Financial literacy: It's not as easy as ATM

By , Special to The Christian Science Monitor

Remember in school when you practiced balancing checkbooks? No? That's because personal-finance skills have rarely been taught in the classroom.

Despite initiatives to help high-schoolers manage the green stuff, students' financial knowledge has actually been slipping, according to a periodic survey conducted by the Jump$tart Coalition for Personal Financial Literacy.

"It's a dismal situation," says Dara Duguay, executive director of Jump$tart, a Washington, D.C.-based advocacy group. "Only 10 percent of youth are graduating from high school with any kind of instruction in personal finance."

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That deficiency carries over into college and adulthood, and often adds up to a pile of debt. One in 10 students owes more than $7,000 on credit cards before college graduation, according to student-loan company Nellie Mae.

When parents do take it upon themselves to familiarize their children with money management, the effect is powerful, says Mark Shug, a professor at the University of Wisconsin's Center for Economic Education in Milwaukee. "But it turns out that most parents don't talk to their children about these matters, and I suspect that's because parents themselves don't feel confident about them," he says.

The nonprofit National Endowment for Financial Education (NEFE) is devoted to helping fill this gap. It has designed curricula to work within math, economics, and social-studies classes. "We show teachers how this might fit into what they're doing anyway," says Elizabeth Schiever, NEFE's director.

NEFE offers free class materials to schools and hosts a Web-based course to guide teachers, parents, and the public (www.nefe.org/webtraining/index.html).

Although fewer than 10 states require a unit of structured personal-finance education, the subject is starting to receive more attention. The new federal education legislation includes the first appropriation specifically geared toward promoting financial literacy.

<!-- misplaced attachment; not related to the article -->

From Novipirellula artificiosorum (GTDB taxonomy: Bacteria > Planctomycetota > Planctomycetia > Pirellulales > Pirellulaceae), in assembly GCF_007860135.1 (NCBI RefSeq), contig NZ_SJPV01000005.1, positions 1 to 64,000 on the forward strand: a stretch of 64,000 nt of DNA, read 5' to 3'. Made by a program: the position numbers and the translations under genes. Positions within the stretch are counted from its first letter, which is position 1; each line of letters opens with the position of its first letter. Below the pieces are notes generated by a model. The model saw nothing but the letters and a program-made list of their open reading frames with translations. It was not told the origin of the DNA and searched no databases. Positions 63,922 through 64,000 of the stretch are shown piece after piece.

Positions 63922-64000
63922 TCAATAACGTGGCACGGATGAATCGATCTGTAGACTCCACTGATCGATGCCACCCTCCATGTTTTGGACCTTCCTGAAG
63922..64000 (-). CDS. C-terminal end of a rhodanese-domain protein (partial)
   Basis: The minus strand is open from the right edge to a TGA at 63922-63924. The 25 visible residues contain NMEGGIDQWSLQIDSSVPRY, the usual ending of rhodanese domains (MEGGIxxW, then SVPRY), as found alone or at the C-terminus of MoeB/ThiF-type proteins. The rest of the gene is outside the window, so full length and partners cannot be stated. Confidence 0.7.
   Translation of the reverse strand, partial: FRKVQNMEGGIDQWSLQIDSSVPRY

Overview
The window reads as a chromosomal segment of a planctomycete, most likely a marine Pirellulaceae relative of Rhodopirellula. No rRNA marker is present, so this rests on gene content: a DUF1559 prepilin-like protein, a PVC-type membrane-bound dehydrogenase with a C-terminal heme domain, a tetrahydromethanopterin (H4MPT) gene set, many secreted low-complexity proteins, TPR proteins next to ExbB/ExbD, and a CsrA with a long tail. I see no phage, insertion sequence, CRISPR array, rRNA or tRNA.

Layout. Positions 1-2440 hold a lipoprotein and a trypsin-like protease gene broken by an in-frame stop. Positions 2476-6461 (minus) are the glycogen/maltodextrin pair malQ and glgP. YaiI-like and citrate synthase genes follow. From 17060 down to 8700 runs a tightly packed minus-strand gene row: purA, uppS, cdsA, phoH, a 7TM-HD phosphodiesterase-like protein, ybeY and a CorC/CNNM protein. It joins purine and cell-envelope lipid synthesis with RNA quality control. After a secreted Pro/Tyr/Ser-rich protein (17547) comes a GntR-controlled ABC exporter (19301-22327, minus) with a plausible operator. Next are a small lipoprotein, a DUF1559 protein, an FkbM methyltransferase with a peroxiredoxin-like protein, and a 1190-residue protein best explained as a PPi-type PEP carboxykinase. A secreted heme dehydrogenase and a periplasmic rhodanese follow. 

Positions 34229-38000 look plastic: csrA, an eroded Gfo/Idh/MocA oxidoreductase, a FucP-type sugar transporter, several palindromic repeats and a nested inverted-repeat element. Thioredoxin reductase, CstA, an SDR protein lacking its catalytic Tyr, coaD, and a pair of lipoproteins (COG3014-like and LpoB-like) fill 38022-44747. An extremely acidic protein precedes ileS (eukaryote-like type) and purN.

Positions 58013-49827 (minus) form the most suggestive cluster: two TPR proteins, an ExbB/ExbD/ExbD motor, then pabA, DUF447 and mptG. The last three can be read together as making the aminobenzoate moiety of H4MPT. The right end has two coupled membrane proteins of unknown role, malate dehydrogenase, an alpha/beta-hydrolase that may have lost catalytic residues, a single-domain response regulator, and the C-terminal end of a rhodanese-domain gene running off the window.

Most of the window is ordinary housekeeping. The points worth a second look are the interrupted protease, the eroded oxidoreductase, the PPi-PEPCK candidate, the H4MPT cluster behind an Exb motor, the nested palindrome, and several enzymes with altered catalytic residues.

"A lot of public and private organizations are making an effort to address these issues, partly because their customers won't be good customers if they don't know what these things are," says Dave Mancl, director of the office offinancial education at the Wisconsin Department of Financial Institutions.

Federal Reserve Chairman Alan Greenspan has been an outspoken proponent of financial-literacy education. Other supporters include banks like JP Morgan Chase and Wells Fargo. Credit- card companies back financial education programs, too, but are often considered as part of the problem.

Two years ago, Wisconsin formed a task force to figure out how the state could remain financially competitive. "Their No. 1 recommendation was that personal financial literacy be taught K through 12 and fully funded," Mr. Mancl says. Several other states have related legislation pending.

In Wisconsin, high-schoolers now can apply for a two-week "economics boot camp" during the summer. There they learn about saving, credit management, and investing, as well as the basics of how the economy works. As an incentive, the program gives a $500 savings bond to everyone who completes the course.

"The stock market to me was just a bunch of numbers, and I wanted to learn how to save and invest for college," says Theresa Abler, a junior at Milwaukee High School of the Arts who participated in the Youth Enterprise Academy last summer. Theresa earns money working part time as a waitress, and says the program motivated her to change her habits. "Before, I was spending all my money on stupid stuff: movies, going out with friends, spending it without thinking," she says. "Now I put half of my money in the bank for college."